Update statistics on WordPress.org

Update statistics

A few days ago, the official website of WordPress.org featured new plugin popularity metrics and updated statistics on the versions of WordPress, PHP, and MySQL used.

Active plugins

The WordPress.org plugins directory has a new active installs metric:

It is now easier to determine how popular a particular plugin is, especially for those that are updated very often since each update counts as a separate download. There are also a large number of plugins that were previously super-popular, but today there is no such interest in them, for example, due to new functionality in the WordPress core.

Plugin activity metrics are collected anonymously from each WordPress site during an update check. This means that the numbers do not take into account local sites, intranets (which are often disconnected from the Internet), and individual sites in the Multisite network, where the update check is performed only once for the main site.

Also see: Critical Vulnerability in WordPress SEO Plugin by Yoast

It’s interesting to note that for plugins with over 1 million active installs, the WordPress.org page only says “over 1 million”, but fortunately Brian Krogsgard, the author of Post Status, was able to come up with more accurate numbers while testing this change. On his website, he published a list of the most popular WordPress plugins, which is slightly different from what we see on the official WordPress.org website.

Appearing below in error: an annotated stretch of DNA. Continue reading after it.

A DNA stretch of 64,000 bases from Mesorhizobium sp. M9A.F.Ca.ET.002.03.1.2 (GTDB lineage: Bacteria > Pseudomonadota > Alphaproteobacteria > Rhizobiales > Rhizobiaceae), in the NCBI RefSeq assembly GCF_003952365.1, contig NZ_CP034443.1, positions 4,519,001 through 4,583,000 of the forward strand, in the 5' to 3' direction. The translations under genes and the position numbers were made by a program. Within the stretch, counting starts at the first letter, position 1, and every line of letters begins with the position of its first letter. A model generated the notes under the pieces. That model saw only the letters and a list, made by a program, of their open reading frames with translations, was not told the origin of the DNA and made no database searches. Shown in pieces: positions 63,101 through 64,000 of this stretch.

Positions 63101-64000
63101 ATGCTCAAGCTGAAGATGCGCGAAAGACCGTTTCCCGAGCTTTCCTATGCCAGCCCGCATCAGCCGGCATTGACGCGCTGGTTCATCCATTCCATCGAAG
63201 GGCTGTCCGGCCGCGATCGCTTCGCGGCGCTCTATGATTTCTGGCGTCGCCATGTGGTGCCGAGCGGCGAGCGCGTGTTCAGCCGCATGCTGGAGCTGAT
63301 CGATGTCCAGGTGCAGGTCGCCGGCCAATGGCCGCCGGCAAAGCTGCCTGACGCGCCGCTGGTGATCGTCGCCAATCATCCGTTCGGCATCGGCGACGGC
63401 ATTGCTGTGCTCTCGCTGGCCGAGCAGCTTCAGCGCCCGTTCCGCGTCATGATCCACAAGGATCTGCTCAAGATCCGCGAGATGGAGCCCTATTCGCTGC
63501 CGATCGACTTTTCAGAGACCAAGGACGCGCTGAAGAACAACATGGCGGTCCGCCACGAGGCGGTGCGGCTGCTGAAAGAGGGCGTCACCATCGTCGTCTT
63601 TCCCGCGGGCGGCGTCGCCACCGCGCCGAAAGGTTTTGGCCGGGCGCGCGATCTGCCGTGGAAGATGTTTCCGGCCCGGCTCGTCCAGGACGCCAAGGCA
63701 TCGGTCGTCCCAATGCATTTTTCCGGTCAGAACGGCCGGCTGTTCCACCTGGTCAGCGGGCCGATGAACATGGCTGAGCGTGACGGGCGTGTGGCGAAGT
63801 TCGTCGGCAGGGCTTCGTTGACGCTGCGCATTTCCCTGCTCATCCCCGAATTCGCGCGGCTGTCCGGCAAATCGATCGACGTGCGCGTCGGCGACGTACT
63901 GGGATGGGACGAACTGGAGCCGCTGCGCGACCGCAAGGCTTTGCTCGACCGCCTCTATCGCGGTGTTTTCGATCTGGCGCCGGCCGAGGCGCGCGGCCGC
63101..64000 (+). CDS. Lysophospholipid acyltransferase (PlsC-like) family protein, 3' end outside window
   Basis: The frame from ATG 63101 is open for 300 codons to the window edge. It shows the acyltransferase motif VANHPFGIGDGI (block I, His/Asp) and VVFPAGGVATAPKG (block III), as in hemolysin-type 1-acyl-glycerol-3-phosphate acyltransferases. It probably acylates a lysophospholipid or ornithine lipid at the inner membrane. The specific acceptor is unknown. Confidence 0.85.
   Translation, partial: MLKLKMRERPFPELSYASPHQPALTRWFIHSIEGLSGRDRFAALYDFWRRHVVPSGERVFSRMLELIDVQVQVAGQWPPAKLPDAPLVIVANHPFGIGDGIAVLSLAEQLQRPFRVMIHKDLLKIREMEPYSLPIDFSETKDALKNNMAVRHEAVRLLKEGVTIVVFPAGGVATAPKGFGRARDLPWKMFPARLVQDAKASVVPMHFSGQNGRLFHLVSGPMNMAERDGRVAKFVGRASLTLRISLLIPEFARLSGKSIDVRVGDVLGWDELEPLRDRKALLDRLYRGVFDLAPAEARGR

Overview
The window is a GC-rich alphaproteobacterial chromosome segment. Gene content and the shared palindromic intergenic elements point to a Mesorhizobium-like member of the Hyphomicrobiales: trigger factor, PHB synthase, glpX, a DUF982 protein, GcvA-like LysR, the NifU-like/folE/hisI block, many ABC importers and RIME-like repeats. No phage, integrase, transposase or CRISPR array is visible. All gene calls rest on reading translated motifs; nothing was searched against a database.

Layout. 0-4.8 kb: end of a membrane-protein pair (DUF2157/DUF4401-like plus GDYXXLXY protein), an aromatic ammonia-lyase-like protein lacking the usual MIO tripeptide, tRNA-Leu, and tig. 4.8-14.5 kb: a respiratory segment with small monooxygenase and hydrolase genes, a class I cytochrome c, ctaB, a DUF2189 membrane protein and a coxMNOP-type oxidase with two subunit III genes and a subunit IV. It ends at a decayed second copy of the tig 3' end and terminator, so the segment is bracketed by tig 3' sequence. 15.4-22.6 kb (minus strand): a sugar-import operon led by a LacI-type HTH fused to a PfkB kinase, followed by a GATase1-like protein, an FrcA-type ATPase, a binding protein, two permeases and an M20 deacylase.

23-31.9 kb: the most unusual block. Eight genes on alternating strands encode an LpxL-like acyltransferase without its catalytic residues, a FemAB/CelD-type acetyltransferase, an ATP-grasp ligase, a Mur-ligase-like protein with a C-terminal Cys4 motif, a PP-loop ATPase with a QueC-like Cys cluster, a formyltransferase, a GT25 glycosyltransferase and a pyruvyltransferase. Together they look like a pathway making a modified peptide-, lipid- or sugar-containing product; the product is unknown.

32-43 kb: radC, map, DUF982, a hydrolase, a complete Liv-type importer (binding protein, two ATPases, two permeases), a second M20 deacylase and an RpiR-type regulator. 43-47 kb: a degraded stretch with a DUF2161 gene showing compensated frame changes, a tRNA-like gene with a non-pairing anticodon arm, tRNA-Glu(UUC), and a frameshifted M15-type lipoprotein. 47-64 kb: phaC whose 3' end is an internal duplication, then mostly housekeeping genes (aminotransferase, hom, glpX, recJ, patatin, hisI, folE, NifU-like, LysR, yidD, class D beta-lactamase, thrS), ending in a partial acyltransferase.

WordPress core, PHP, and MySQL versions

The update also affected general statistics on the versions of the WordPress core, PHP interpreter, and MySQL database.

The updated statistics page now shows that the latest core version (4.1/4.1.1 at the time of writing) is used by 36.3% of WordPress sites. The most popular branch of PHP turned out to be 5.3, with a small margin over 5.4. And the most popular version of MySQL among WordPress sites turned out to be 5.5, although version 5.1 still occupies a significant share.

Andrew Neisin, one of the lead WordPress core developers, has posted a detailed rationale for these changes on the make/meta website. He also noted that the new data does not yet change plans to support PHP version 5.2.

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